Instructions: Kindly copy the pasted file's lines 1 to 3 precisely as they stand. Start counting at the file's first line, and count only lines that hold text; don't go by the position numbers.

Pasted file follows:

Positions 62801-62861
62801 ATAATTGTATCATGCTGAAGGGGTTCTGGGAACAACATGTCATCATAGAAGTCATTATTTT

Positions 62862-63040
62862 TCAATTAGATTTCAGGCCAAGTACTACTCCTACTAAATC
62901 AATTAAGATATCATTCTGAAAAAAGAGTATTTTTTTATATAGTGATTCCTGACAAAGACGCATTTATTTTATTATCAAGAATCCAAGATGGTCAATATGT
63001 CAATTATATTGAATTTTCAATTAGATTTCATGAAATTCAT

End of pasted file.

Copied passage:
Positions 62801-62861
62801 ATAATTGTATCATGCTGAAGGGGTTCTGGGAACAACATGTCATCATAGAAGTCATTATTTT

Positions 62862-63040